Francis is in no rush to visit his homeland. Here's why.

Pope Francis approaches priests with an Argentine flag as he arrives in St. Peter's Square for his inaugural Mass at the Vatican on March 19, 2013. (Photo courtesy of Reuters/Stefano Rellandini) Pope Francis approaches priests with an Argentine flag as he arrives in St. Peter's Square for his inaugural Mass at the Vatican on March 19, 2013. (Photo courtesy of Reuters/Stefano Rellandini)

The Polish pope, St. John Paul II, made nine visits to his country of birth, the first in 1979, less than a year after his election.

His successor, Pope Emeritus Benedict XVI, went to his native Germany three times, including on his first international trip.

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And the first Argentine pontiff? Francis has not been back once since he became pope four years ago.

It’s not as though there haven’t been good reasons to come. Last year was the bicentennial of Argentine independence from Spain. There was also the beatification of Blessed Maria Antonia de Paz y Figueroa, an Argentine nun affectionately known as Mama Antula, and the canonization of the “Gaucho Priest,” St. Jose Gabriel Brochero.

“You don’t know how much I want to come back and see you,” the pope said in a video addressed to the Argentine people last September, adding that he had hoped to return to preside over those events.

But he surprised many by saying he also wouldn’t be able to return this year either because “there are already commitments” for trips to Asia and Africa.

“The world is bigger than Argentina,” he reminded them.

Although the pope felt compelled to apologize for his no-show, it’s also no exaggeration to say there’s no clamor for a visit.

In fact, many people attending a Mass last Ash Wednesday at the Church of the Immaculate Conception in Tigre, a suburb of Buenos Aires, appreciated his absence.

“I don’t mind, and in fact I am grateful to him (for staying away) because it would be used politically,” said Leonor, a 73-year-old retiree who wouldn’t give her last name.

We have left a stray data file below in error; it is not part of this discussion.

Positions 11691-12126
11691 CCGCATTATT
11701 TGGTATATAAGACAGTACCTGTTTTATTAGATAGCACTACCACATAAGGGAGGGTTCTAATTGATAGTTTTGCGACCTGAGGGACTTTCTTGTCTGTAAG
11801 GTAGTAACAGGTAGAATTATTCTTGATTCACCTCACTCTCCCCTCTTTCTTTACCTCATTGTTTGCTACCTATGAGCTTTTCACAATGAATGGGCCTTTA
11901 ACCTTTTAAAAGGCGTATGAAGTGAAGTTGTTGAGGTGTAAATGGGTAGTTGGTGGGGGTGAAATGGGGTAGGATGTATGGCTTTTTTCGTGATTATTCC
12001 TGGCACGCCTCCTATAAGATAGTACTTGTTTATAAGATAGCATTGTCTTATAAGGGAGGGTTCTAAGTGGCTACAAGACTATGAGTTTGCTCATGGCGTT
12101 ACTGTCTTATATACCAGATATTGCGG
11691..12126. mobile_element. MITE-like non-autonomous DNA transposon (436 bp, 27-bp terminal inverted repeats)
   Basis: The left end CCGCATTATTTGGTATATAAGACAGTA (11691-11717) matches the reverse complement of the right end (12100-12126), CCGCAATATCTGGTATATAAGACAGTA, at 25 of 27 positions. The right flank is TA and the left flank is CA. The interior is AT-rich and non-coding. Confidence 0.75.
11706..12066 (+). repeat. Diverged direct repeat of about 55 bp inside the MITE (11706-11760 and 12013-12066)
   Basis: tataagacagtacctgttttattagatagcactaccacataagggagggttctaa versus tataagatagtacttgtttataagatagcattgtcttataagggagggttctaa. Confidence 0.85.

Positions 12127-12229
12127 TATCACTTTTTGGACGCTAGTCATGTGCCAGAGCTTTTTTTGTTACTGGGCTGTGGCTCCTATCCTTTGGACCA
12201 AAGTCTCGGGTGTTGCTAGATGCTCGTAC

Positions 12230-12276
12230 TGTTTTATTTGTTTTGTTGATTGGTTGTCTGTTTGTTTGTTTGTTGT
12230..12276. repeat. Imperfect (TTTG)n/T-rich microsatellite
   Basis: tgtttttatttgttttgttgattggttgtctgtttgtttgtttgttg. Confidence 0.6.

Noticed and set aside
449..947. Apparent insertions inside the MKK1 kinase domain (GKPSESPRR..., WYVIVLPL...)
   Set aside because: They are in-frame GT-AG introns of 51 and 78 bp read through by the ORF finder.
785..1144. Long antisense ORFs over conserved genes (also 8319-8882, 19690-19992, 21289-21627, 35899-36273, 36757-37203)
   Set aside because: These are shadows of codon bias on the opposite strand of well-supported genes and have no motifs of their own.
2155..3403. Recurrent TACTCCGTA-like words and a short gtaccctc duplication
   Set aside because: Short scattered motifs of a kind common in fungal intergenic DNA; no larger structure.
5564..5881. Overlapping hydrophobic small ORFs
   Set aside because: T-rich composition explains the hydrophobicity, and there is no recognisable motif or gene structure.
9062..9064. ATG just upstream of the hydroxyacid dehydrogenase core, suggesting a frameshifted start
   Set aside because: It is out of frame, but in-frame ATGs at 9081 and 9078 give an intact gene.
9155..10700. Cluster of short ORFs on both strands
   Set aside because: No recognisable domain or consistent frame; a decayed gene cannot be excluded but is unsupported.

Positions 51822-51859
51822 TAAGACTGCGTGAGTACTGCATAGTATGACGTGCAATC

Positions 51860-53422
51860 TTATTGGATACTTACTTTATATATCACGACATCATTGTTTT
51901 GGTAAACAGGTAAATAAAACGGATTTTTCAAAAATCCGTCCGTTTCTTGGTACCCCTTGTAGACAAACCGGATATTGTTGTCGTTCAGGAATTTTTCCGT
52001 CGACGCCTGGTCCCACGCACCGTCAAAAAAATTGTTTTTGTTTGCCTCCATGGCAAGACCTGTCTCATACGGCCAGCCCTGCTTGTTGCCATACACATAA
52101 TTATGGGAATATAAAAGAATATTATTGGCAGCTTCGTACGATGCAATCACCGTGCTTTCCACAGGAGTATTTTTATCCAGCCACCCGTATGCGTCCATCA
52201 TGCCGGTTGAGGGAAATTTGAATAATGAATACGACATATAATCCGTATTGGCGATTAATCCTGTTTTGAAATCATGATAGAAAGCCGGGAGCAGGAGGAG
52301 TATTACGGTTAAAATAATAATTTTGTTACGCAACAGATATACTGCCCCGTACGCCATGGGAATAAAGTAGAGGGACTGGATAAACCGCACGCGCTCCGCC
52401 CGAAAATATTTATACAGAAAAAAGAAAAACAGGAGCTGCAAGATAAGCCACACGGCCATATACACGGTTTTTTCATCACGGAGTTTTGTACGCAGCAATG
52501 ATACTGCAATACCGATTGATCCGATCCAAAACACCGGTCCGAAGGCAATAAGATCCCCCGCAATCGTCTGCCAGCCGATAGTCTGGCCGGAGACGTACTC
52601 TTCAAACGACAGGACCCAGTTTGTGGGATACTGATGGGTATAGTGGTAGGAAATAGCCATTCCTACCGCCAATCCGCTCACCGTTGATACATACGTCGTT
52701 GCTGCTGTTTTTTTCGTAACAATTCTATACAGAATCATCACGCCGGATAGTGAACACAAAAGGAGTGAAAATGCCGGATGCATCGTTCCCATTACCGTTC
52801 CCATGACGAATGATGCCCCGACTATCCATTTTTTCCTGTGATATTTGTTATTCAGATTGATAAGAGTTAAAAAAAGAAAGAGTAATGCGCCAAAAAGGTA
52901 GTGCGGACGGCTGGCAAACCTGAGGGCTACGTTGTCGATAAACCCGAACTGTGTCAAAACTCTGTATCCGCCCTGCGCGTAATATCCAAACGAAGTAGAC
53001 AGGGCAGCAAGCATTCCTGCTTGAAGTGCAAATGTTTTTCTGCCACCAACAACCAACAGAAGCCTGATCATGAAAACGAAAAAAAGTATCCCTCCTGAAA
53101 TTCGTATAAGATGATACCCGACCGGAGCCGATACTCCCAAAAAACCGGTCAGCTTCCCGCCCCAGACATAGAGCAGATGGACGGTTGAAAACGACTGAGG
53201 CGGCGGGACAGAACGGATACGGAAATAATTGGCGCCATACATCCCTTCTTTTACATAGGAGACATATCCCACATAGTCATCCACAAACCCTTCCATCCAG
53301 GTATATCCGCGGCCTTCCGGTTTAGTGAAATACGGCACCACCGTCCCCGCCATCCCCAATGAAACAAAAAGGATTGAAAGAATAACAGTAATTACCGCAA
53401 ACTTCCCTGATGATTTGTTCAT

Although the pope felt compelled to apologize for his no-show, it’s also no exaggeration to say there’s no clamor for a visit.

Some people expected a stop in Argentina when Francis traveled to Paraguay and Bolivia in 2015. But at the time, the election campaign for who would succeed former President Cristina Fernandez de Kirchner was in full swing.

And this year, the nation is caught up in campaigning for legislative elections scheduled for October.

“Clearly the political situation in our country is not conducive to a papal visit,” said 78-year-old retiree Juan Parmaggiani on his way into the church. “I think it’s good that he doesn’t come for now.”

Last year, Francis was careful not to take sides in the general election and the center-right mayor of Buenos Aires, Mauricio Macri, defeated Daniel Scioli, who belonged to Kirchner’s Justicialist party.

However the pope’s progressive views, and especially his support for social movements, are seen by many in Tigre, an affluent town that went for Macri, as putting him at odds with the current president.

To be sure, as archbishop of Buenos Aires, then-Cardinal Jorge Mario Bergoglio had many rocky moments with former president Kirchner. He opposed Argentina’s move in 2010 to become the first Latin American country to legalize same-sex marriage, and he frequently protested her policies and their impact on the poor in particular.

But some now see Francis as more in sync with the Kirchner past than the Macri present.

“I don’t mind that he doesn’t come. He has a thousand things to do,” said Augustina Iudica, a 29-year-old English teacher who likes the pope’s emphasis on humility.

“I know many people are upset,” she added. “In fact, I work at a very religious Catholic school in which the faculty are very upset that he defends the former government and because of Milagro Sala.”

Sala, leader of the Tupac Amaru indigenous rights group, has been in detention for more than a year in Jujuy province, which is governed by an ally of President Macri. Sala’s supporters say she’s a “political prisoner,” and Amnesty International has demanded her release.

After she was arrested, the pope, who had received Sala at the Vatican in 2014, sent her a rosary as a gesture of support.

It’s such actions that Argentines on both sides of the political divide interpret as revealing Francis’ political leanings in favor of more left-leaning activists and movements.

Clelia Isasmendi of the the Helder Camara Movement for Peace between Religions and Peoples, recalled that after the removal of Brazil’s leftist leader Dilma Roussef, the pope said he wasn’t sure he would be able to attend the 300th anniversary ceremony this year for the Virgin of Aparecida, the country’s patron saint, as he has promised.

“That tells us where he stands,” she said, adding that she didn’t see the pope coming to Argentina “while there are neoliberal governments”—that is, those seen as favoring free enterprise policies over social justice—“that go against Christianity."

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